Performing identity and culture in Indigenous tourism: a study of Indigenous communities in Québec, Canada
2015 (English)In: Journal of Tourism and Cultural Change, ISSN 1476-6825, E-ISSN 1747-7654, Vol. 30, no 12, 1-14 p.Article in journal (Refereed) Published
The aim of this paper is to analyze the ways in which Indigenous tourism affects representations of identity and culture, and how tourism practices are described, negotiated and related to development in Indigenous communities. This aim is met through a study, including interviews and observations in Québec, Canada, where Indigenous tourism has received increased attention and economic importance in recent years. Tourism is put forward as positive for economic as well as social and cultural development, through alternative income opportunities and the revalorization of traditions and cultural practices. Individuals from four different ethnic nations were involved in the study: Innu (formerly known as Montagnais), Cree (Eeyou), Wôbanaki (Abénakis) and Hurons (Wendat). From the interviews conducted for this study, we find that Indigenous tourism influences the ways in which individuals see themselves, and how they perceive their identity and culture. Through the production of Indigenous tourism products, the notion of authenticity is challenged, and performed in ways that benefit contemporary life within the communities. But these performances may also reproduce or challenge traditional Indigenous identities, and fuel tensions and conflicts between different groups within the communities.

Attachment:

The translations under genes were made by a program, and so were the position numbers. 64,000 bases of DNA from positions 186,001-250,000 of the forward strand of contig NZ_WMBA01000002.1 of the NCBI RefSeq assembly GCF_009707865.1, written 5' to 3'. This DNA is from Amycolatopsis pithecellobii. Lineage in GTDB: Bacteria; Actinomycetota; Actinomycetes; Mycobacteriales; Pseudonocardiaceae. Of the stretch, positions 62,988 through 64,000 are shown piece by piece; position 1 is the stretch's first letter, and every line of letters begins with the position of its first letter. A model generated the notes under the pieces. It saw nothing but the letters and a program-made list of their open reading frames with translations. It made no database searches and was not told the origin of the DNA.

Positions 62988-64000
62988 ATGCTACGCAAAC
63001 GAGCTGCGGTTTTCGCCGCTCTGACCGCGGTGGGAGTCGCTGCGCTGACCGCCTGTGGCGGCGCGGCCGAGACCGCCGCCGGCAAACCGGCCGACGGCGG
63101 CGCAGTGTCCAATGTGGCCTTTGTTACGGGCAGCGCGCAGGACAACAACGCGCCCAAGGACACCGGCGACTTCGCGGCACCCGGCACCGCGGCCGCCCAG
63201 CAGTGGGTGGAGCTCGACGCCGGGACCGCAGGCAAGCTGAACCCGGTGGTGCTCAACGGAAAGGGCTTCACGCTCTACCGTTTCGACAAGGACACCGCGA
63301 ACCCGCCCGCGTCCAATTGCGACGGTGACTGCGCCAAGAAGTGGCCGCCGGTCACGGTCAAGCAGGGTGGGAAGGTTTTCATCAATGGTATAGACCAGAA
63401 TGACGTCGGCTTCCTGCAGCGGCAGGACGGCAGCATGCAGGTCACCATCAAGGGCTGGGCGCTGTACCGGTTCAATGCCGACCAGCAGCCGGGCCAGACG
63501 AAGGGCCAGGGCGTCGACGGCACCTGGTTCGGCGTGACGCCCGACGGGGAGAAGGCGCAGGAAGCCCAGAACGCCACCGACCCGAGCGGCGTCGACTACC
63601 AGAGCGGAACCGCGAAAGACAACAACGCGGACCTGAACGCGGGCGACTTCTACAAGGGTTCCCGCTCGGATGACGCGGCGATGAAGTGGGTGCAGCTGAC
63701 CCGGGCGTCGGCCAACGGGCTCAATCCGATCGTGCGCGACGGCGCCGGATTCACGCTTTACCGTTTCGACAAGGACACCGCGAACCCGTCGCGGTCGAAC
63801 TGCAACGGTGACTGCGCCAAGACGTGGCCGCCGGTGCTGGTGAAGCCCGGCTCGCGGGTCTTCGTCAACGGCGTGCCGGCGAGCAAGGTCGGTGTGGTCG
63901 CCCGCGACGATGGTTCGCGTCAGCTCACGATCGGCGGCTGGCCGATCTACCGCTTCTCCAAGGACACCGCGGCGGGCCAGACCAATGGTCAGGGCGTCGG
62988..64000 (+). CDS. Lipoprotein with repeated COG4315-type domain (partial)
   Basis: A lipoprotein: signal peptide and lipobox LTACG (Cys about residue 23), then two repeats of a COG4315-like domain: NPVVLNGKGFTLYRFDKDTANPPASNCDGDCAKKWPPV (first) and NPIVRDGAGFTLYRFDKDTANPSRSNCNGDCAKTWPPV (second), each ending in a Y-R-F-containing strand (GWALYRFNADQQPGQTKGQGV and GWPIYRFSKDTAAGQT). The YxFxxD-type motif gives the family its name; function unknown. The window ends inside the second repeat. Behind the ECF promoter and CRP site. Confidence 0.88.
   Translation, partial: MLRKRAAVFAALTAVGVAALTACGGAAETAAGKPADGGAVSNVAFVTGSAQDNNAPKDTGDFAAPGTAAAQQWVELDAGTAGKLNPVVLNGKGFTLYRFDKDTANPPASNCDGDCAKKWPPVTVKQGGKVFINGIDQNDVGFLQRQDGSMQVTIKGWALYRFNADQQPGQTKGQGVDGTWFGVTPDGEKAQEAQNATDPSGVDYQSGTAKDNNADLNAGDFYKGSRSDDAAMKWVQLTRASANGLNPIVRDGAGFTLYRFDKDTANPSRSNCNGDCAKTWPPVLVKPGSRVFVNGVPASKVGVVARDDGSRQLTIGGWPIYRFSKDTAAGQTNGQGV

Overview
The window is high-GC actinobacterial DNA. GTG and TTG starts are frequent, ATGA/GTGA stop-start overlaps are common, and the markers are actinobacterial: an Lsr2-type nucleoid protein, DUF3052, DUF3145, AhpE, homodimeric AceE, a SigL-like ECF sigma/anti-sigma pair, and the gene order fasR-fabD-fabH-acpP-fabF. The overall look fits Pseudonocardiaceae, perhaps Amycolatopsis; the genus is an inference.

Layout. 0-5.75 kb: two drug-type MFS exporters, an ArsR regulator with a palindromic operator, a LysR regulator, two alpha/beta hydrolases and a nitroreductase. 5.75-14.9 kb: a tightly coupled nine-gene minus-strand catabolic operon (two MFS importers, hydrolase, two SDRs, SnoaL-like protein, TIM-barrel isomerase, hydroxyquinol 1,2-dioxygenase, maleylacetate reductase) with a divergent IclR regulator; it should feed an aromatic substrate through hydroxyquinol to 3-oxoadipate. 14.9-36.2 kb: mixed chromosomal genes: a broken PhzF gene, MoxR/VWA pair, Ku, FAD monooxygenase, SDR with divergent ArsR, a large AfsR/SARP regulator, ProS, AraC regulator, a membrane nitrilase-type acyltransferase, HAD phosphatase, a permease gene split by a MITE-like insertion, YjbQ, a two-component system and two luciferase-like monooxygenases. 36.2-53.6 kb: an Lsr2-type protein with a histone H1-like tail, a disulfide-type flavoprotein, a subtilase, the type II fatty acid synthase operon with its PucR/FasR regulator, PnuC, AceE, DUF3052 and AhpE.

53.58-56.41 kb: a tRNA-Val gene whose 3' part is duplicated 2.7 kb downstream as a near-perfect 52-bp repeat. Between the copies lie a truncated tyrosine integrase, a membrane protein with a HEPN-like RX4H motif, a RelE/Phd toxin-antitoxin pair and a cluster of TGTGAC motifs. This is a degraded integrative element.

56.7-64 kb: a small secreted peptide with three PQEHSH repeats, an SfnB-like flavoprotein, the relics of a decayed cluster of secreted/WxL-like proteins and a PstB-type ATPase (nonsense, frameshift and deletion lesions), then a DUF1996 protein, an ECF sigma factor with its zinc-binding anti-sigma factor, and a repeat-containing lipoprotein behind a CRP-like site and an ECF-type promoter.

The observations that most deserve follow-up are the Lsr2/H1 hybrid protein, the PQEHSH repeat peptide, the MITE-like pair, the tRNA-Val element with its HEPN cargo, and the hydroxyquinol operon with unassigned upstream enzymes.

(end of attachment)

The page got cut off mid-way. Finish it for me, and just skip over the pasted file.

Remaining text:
Place, publisher, year, edition, pages
2015. Vol. 30, no 12, 1-14 p.
Research subject Complex Systems – Microdata Analysis, General Microdata Analysis - tourism
IdentifiersURN: urn:nbn:se:du-20817DOI: 10.1080/14766825.2015.1125910OAI: oai:DiVA.org:du-20817DiVA: diva2:895990
ProjectsRepresentationer av urbefolkning i turism (FORMAS), delfinansierat av Svenska Sällskapet för Antropologi och Geografi (SSAG)
FunderSwedish Research Council Formas